Perhaps most surprisingly in a US context, experts surveyed in the 2018 ARC countries see health care and wellness as not only the area of greatest strength but also one that continues to see meaningful improvement. As all these countries, with the exception of Lebanon, boast a universal health care system, they are focusing on improving the quality of care, tailored and integrated to meet the needs of older adults. These countries are also making strides in developing innovative approaches to both rising rates of dementia and growing demand for long-term care that enables individuals to remain in their homes and communities, including dementia-friendly supermarkets in the Netherlands; the Green Care program in Norway, which provides outdoor activity on farms; and Taiwan’s Family of Wisdom project, which provides people with dementia and their family members a venue to entertain, socialize, and offer mutual support.

After health care, the greatest momentum has been in building a robust community social infrastructure that provides the accessibility, engagement, and assistance needed to age in place. The World Health Organization’s Age-Friendly Cities initiative has proved to be a particularly useful framework, encouraging both national strategic commitments and grassroots action and innovation. Taiwan is a powerful example: starting with just one city in 2010, in only three years, all 22 of Taiwan’s cities and counties had committed to the program. In 2017, the country expanded the program to include 99 communities.

Progress in facilitating the interest of older adults in continuing their productive participation in the economy has been uneven, but leading countries are demonstrating what’s possible. Norway is arguably best in class, having married pension reform with labor market flexibility. By focusing on building supportive and inclusive workplaces, older workers in Norway report higher levels of enthusiasm than the general working population. Australia also stands out for its efforts to tackle ageism in the workplace systematically, offering a model for others to follow — having both quantified the economic cost of ageism (AUD 10 billion) and, through its 2014 National Prevalence Survey of Age Discrimination in the Workplace, established benchmarks against which to measure future progress.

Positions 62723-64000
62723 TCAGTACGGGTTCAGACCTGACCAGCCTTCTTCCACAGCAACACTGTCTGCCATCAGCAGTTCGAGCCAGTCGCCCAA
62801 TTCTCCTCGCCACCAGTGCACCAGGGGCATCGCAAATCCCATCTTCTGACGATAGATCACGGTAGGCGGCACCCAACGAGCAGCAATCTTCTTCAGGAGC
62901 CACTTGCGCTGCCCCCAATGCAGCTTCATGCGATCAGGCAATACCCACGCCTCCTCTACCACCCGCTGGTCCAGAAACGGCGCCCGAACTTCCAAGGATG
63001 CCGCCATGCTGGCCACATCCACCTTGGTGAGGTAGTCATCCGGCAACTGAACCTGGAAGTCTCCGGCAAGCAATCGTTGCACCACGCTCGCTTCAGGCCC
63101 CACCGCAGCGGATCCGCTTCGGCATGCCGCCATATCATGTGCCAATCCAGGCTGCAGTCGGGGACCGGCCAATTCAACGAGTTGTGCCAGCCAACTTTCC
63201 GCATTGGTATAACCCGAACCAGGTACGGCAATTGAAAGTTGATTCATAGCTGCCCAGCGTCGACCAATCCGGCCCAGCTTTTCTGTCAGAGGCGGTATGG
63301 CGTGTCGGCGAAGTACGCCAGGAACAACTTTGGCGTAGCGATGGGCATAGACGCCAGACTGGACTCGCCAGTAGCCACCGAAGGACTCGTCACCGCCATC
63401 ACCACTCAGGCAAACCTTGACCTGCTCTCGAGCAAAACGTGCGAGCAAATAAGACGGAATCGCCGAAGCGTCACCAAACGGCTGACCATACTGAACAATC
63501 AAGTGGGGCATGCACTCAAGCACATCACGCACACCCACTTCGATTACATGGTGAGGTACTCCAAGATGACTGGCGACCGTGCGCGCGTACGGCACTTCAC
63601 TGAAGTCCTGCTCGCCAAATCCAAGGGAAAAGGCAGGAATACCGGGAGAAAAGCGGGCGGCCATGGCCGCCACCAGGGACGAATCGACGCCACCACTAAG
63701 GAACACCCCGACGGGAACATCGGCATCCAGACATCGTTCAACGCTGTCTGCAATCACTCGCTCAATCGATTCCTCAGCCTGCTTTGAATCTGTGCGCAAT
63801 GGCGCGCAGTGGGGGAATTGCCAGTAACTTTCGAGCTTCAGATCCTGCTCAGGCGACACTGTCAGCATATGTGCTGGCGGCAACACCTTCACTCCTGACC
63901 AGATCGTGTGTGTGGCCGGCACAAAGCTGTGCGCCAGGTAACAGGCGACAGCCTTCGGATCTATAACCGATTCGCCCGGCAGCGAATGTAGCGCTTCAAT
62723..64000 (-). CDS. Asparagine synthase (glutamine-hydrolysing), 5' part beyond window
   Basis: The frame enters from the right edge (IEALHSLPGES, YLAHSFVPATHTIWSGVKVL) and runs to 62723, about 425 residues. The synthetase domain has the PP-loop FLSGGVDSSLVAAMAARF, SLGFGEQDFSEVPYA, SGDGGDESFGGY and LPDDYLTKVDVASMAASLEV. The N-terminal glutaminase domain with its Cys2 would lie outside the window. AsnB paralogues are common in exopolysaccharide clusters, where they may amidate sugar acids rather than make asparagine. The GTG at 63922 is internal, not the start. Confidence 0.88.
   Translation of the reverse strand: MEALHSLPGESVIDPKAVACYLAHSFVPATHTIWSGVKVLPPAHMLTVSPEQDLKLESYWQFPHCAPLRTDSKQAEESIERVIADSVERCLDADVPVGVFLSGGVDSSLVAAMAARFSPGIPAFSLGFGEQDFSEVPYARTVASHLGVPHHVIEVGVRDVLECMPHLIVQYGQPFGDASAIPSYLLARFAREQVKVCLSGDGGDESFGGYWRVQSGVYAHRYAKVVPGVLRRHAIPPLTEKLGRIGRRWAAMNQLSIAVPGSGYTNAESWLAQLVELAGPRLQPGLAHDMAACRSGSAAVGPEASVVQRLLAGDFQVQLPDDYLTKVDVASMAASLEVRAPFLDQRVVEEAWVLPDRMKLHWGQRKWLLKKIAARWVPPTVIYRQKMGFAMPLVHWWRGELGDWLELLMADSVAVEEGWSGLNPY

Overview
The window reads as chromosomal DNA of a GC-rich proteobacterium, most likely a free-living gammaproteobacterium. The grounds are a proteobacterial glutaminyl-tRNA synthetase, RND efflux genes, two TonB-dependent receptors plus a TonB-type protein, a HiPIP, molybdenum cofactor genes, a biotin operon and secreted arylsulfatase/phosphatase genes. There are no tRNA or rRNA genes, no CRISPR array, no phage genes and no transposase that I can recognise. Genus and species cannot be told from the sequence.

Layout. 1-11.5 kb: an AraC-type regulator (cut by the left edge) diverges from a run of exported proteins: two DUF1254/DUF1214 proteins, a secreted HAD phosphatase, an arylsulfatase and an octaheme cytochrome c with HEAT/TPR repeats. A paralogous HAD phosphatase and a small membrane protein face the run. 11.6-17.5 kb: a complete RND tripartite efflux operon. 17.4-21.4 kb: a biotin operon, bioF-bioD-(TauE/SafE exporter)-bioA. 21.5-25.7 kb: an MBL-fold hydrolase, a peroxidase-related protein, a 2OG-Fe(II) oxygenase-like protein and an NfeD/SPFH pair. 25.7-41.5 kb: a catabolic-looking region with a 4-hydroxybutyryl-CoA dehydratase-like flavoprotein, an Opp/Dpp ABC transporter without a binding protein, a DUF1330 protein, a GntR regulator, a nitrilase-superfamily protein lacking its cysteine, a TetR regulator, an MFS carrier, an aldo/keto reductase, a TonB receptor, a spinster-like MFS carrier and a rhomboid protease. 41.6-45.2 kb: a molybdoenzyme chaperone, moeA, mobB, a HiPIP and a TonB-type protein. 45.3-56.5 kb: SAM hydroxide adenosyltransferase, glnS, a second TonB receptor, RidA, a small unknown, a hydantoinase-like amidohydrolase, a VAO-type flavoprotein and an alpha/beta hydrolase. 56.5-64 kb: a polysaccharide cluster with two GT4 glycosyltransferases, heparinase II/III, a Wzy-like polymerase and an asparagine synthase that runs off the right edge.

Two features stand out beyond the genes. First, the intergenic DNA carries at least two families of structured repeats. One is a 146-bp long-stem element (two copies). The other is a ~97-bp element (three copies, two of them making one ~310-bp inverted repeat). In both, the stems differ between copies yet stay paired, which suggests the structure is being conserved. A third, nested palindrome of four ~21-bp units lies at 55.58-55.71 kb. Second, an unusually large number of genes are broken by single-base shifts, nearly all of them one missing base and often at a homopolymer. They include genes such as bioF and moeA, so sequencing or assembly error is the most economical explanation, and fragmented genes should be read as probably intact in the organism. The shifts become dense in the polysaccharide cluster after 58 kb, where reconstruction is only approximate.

Being at the leading edge can open up new challenges, as seen in technological engagement. Because ARC 2018 countries all stand out for their world-class ICT infrastructure, their aging populations face a greater risk of digital exclusion as services, both public and private, increasingly move online. Even as countries tackle this challenge with tailored training programs and online accessibility standards, they are also recognizing the market opportunity presented by ICT solutions to enable older adults to more effectively navigate their community and services. The Netherlands, Norway, Singapore, and Taiwan have all included aging-related technology in their national competitiveness strategies.

There is a great deal to learn from these and many more examples found in the 2018 ARC, and we encourage readers to see for themselves at arc.aarpinternational.org

Suggested Citation:

Casey, Claire. Gullo, Jeffrey. 2019. "2018 Aging Readiness and Competitiveness Report." AARP International: The Journal, vol. 12: 14-15.  https://doi.org/10.26419/int.00036.003